John Bohannon in Science:
The term “life hacking” usually refers to clever tweaks that make your life more productive. But this week in Science, a team of scientists comes a step closer to the literal meaning: hacking the machinery of life itself. They have designed—though not completely assembled—a synthetic Escherichia coli genome that could use a protein-coding scheme different from the one employed by all known life. Requiring a staggering 62,000 DNA changes, the finished genome would be the most complicated genetic engineering feat so far. E. coli running this rewritten genome could become a new workhorse for laboratory experiments and a factory for new industrial chemicals, its creators predict. Such a large-scale genomic hack once seemed impossible, but no longer, says Peter Carr, a bioengineer at the Massachusetts Institute of Technology Lincoln Laboratory in Lexington who is not involved with the project. “It's not easy, but we can engineer life at profound scales, even something as fundamental as the genetic code.”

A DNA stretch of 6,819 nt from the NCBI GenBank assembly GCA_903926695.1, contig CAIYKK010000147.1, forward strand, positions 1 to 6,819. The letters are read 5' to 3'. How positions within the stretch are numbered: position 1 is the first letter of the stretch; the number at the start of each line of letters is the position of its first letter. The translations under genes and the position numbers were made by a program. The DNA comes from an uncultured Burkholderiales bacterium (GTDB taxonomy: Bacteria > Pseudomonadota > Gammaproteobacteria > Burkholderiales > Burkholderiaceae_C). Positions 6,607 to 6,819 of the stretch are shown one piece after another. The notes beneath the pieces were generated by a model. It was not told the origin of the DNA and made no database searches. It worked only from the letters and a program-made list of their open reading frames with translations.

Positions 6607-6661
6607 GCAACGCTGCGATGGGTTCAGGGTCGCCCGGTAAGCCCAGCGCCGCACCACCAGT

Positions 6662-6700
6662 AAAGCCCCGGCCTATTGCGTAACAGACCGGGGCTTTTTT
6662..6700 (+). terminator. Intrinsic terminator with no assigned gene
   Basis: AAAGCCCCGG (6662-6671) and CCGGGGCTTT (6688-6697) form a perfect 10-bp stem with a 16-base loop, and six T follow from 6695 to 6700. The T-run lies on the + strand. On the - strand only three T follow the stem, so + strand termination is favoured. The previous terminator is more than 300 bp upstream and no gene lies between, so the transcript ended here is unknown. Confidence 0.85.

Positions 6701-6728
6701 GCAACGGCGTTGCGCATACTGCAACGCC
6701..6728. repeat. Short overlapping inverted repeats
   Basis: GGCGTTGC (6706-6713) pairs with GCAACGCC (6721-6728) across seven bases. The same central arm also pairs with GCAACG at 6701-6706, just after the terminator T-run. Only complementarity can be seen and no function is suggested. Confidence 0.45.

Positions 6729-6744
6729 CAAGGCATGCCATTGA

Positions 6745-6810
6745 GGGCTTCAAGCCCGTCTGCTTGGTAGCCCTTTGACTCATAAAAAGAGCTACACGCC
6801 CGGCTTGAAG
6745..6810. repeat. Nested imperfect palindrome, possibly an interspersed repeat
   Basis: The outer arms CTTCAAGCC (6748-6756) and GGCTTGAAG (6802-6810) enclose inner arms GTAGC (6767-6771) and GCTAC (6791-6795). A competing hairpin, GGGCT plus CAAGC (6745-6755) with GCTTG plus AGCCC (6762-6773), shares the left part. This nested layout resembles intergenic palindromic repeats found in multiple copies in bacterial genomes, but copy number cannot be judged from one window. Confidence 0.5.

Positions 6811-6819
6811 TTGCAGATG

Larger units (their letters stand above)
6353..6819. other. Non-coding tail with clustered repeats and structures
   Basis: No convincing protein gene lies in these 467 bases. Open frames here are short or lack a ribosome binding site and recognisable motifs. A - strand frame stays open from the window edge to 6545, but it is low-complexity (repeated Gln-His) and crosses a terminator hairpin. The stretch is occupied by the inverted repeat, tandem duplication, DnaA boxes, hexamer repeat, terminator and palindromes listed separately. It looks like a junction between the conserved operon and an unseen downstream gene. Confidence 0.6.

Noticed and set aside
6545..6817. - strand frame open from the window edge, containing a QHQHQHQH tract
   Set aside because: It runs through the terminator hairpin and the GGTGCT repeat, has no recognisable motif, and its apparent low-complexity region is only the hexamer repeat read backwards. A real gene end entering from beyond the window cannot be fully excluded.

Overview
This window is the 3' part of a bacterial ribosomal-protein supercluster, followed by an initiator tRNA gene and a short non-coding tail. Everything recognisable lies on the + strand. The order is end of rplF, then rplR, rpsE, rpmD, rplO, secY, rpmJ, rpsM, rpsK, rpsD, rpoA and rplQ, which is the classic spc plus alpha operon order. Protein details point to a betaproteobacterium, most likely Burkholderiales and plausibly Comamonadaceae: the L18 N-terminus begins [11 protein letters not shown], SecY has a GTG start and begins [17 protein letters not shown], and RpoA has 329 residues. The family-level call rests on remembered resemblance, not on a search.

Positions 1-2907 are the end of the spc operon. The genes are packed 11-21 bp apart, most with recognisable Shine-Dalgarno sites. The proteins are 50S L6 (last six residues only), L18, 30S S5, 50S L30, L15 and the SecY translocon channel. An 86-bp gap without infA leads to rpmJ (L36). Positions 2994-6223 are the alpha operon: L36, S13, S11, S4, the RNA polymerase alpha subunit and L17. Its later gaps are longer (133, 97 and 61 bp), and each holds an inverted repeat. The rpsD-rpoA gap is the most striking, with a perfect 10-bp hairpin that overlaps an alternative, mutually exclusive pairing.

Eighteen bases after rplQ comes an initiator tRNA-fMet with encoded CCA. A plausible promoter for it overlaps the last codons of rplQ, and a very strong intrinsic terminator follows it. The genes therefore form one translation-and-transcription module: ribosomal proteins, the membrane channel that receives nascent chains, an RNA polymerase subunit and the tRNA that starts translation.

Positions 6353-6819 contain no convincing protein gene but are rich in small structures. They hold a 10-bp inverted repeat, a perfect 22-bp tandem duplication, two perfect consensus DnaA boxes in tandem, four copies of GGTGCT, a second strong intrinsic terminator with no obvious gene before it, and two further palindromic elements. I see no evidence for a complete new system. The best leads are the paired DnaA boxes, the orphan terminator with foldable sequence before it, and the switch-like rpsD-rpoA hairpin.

The genome hacking is underway in the lab of George Church at Harvard University, the DNA-sequencing pioneer who has become the most high-profile, and at times controversial, name in synthetic biology. The work takes advantage of the redundancy of life's genetic code, the language that DNA uses to instruct the cell's protein-synthesizing machinery. To produce proteins, cells “read” DNA's four-letter alphabet in clusters of three called codons. The 64 possible triplets are more than enough to encode the 20 amino acids that exist in nature, as well as the “stop” codons that mark the ends of genes. As a result, the genetic code has multiple codons for the same amino acid: the codons CCC and CCG both encode the amino acid proline, for example. Church and others hypothesized that redundant codons could be eliminated—by swapping out every CCC for a CCG in every gene, for instance—without harming the cell. The gene that enables CCC to be translated into proline could then be deleted entirely. “There are a number of 'killer apps'” of such a “recoded” cell, says Farren Isaacs, a bioengineer at Yale University, who, with Church and colleagues, showed a stop codon can be swapped out entirely from E. coli. The cells could be immune to viruses that impair bioreactors, for example, if crucial viral genes include now untranslatable codons.